Now: As a longtime fan of Esther Williams’ strength, grace, and glamour I’ll happily go on record as saying I consider anything even vaguely reminiscent of synchronized swimming’s beauty and/or 40s-era clothing design to be a very, very good thing.

Of course I also think anything involving ACTUAL synchro is even better, which is why I’m excited to see the sport formerly known as “water ballet” receiving more attention in popular culture.

From Sync or Swim documenting the training of top US synchro athletes to Men Who Swim investigating how one man’s midlife crisis took him on a chlorine-soaked path toward stylized glory to the easily accessible DVDs of Ms Williams and her corps gliding through Busby Berkeley’s intricate choreography, synchro is getting hot hot hot.

L and R, Esther Williams, the woman who swam to screen and business success; C, equal-opportunity synchronized swimming meets mid-life crisis

One can even find the water-drenched Aqualillies troupe offering LA-area workshops to regular folks who hanker to boost their fitness via eggbeaters, torpedoes, and ballet legs.

Need more proof that it’s a swell time to add a touch of mermaid to your closet or workout routine? You’ve got it….

Rebecca Glassman's "Synchronized Peeping Practice," arguably one of the best-ever entries in the Annual Washington Post Peeps Diorama Contest

PSA 1: While my prior video of Esther Williams talking about her professional relationship with choreographer Busby Berkeley (“Certainly the possibility that I might be injured was never a factor when Buzz was dreaming up his routines; he just assumed I could do anything”) is no longer available, this substitute includes iconic scenes and Williams’ commentary on her past and present

PSA 2: See one of Busby Berkeley’s most famous land/pool sequences in this clip from 1944’s Bathing Beauty

PSA 3: Discover more about revolutionary US ready-to-wear designer Claire McCardell in this New York Times article discussing the retrospective exhibit ”Claire McCardell and the American Look”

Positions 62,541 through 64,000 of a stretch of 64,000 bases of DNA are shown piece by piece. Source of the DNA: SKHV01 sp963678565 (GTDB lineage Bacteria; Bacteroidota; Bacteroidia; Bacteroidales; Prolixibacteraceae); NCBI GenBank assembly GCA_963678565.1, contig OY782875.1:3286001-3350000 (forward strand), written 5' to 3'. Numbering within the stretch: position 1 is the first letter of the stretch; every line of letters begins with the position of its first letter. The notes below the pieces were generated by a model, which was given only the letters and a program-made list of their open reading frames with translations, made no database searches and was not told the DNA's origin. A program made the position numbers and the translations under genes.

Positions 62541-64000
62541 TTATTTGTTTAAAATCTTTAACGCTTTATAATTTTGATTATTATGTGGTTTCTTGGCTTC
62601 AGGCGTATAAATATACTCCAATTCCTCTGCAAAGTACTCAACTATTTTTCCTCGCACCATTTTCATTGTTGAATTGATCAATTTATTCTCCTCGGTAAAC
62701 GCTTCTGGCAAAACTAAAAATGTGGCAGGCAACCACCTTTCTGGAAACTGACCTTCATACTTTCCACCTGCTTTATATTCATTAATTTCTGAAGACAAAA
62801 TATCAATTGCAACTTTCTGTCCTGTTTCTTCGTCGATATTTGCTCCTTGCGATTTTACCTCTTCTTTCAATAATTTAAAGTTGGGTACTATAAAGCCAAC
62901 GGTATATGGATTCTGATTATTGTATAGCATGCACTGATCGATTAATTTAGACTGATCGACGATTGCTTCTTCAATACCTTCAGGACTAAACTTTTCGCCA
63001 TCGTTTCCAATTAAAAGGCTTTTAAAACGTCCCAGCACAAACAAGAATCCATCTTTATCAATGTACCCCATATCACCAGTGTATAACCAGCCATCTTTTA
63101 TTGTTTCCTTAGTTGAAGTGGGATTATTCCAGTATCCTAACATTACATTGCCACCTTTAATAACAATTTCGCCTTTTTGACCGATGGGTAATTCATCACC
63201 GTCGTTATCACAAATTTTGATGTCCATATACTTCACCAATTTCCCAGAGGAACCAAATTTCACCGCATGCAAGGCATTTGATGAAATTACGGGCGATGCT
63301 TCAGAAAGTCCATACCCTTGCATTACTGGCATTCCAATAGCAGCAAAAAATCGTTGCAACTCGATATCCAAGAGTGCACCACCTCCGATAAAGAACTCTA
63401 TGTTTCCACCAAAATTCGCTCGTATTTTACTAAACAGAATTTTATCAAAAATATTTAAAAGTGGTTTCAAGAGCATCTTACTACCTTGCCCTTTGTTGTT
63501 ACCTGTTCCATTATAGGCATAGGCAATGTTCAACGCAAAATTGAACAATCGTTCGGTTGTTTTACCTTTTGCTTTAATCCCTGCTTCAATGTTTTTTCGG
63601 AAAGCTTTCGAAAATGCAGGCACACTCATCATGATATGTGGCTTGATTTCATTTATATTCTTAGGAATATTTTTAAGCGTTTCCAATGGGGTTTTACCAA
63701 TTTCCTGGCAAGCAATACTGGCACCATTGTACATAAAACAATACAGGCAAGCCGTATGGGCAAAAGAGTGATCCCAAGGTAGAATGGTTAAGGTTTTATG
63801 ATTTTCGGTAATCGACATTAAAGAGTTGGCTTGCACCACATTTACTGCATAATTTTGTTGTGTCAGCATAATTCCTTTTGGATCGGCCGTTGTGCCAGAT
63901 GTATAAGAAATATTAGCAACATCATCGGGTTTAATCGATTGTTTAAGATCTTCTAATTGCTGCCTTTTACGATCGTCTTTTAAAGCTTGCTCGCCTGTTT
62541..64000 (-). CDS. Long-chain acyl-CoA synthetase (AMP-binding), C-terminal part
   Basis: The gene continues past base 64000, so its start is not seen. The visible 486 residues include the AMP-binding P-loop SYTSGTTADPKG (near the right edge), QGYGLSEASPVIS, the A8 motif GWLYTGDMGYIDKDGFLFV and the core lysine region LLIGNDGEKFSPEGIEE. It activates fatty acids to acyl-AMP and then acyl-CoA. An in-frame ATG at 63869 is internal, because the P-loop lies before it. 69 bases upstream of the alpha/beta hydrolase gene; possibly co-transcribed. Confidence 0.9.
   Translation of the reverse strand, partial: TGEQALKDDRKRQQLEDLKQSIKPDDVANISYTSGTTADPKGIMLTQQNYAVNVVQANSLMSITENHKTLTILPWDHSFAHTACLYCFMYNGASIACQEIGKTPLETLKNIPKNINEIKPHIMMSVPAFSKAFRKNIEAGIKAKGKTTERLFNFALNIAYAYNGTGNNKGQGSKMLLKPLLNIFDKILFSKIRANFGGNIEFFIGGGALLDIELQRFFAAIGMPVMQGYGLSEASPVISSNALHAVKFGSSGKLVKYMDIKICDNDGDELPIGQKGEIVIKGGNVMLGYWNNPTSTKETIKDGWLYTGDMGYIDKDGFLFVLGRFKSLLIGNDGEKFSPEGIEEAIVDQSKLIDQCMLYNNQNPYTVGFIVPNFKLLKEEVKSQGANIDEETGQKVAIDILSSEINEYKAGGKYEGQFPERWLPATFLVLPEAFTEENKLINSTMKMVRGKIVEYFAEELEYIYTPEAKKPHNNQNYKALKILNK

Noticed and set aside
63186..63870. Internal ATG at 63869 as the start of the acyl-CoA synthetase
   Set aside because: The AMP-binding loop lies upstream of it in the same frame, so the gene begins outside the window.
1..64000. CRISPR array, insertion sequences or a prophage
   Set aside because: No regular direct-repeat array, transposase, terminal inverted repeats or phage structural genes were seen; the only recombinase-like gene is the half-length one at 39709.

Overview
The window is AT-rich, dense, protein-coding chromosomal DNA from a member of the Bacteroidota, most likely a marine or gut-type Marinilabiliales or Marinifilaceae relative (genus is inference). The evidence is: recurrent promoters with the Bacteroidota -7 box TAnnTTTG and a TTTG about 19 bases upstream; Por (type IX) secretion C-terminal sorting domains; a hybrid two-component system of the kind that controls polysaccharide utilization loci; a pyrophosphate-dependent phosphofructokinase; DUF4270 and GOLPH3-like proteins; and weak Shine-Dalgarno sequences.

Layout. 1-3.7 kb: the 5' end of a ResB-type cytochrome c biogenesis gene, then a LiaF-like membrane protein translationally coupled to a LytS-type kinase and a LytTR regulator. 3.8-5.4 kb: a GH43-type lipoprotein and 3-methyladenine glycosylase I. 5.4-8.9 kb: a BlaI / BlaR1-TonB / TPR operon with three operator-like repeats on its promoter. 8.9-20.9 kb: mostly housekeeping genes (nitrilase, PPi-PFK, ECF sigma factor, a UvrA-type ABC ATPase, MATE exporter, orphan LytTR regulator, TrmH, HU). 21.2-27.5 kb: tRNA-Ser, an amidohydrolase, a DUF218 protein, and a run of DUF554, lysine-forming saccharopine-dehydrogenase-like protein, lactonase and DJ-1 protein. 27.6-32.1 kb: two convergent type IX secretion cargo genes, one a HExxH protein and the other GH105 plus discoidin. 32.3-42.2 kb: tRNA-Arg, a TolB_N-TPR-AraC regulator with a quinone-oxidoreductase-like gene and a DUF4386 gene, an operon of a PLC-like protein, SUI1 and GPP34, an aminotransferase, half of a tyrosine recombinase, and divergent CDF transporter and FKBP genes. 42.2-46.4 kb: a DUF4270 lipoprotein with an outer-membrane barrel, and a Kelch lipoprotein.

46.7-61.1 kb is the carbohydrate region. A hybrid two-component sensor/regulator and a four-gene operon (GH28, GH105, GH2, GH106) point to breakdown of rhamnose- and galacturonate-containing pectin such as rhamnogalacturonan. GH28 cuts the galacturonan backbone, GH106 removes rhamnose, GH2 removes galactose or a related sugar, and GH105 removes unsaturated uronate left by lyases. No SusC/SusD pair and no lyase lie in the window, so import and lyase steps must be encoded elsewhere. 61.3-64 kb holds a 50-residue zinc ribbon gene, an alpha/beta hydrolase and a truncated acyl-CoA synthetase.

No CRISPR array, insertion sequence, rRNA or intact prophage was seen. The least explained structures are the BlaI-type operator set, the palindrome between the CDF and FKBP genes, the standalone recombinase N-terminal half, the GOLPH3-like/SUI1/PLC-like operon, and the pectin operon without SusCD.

Awww Ya Big Lug Boots

Last winter, I justified buying two new pairs of boots by telling myself several things about my existing, beloved pair—that I was tired of wearing them; that given their age, replacing worn soles didn’t make financial sense; that their once-plush cushioning was MIA.

That last bit was true, but the other points…well, it turns out the other points had merit but not meat.

Which meant that instead of running about devil-may-caring with my fresh boots, I couldn’t stop longing for my more battered pair. Maddening!

Every time I slogged gingerly through wet leaves, I recalled my former boots’ hearty tread; the second my toes shivered or registered a bump in the pavement, I pined for their well-insulated chamber. Not 10 months ago I’d seen a verdant shimmering in the distance and purchased accordingly, so why was the grass looking so very, very chestnut here on my chosen side of the fence?

Turns out I missed my old boots, and I missed them bad.

It’s not that my newer footwear was a complete loss, of course; as we entered our second season together, I was wearing each pair of my Millennial Generation boots several times a week. But as my discarded pals sat in an out-of-the-way closet, awaiting their (belated) disposal, I became more and more sentimental.

Because as someone who’d started paying attention to my visual presentation quite late in the game, the boots—my first well-constructed knee-high coverings—had been a gauntlet thrown down against a long-time friend’s sadly accurate assessment of my style as “black, baggy, and covered in cat hair.” Compared to what I’d been wearing on my feet, they were chock full of swashbuckling sass.

And up until I’d banished them to the closet last winter, the boots had kept me company on pedestrian commutes, weekend wanderings, and not-frequent-enough vacations where I trod up, down, and all around. To think I’d almost sent them back because the frivolity of their left side/right side zippers initially made me nervous!

[Fortunately, I’m a Gemini: since it makes me uneasy to shun multiplicity, the boots stayed. The duplicate, half-size up pair I’d ordered to help assess fit arrived with 2 left feet; as a clutzy person I suppose I should’ve taken that as a sign and hesitated to shun them, too, but shun I did.]

When it came right down to it, I still loved my “mature” boots—and still beholded them as gorgeous even if their supple leather was a bit worn in spots. Granted their interior’s plushness had deteriorated over time, but I could and WOULD try harder to cozy them up.

So a few weeks ago I sheepishly hauled them in for their 4th annual re-heeling…and a more elaborate surgical intervention. I’m almost embarrassed to admit how excited I was to see the soles I’d wore down with activities mundane and invigorating completely renewed and grippy: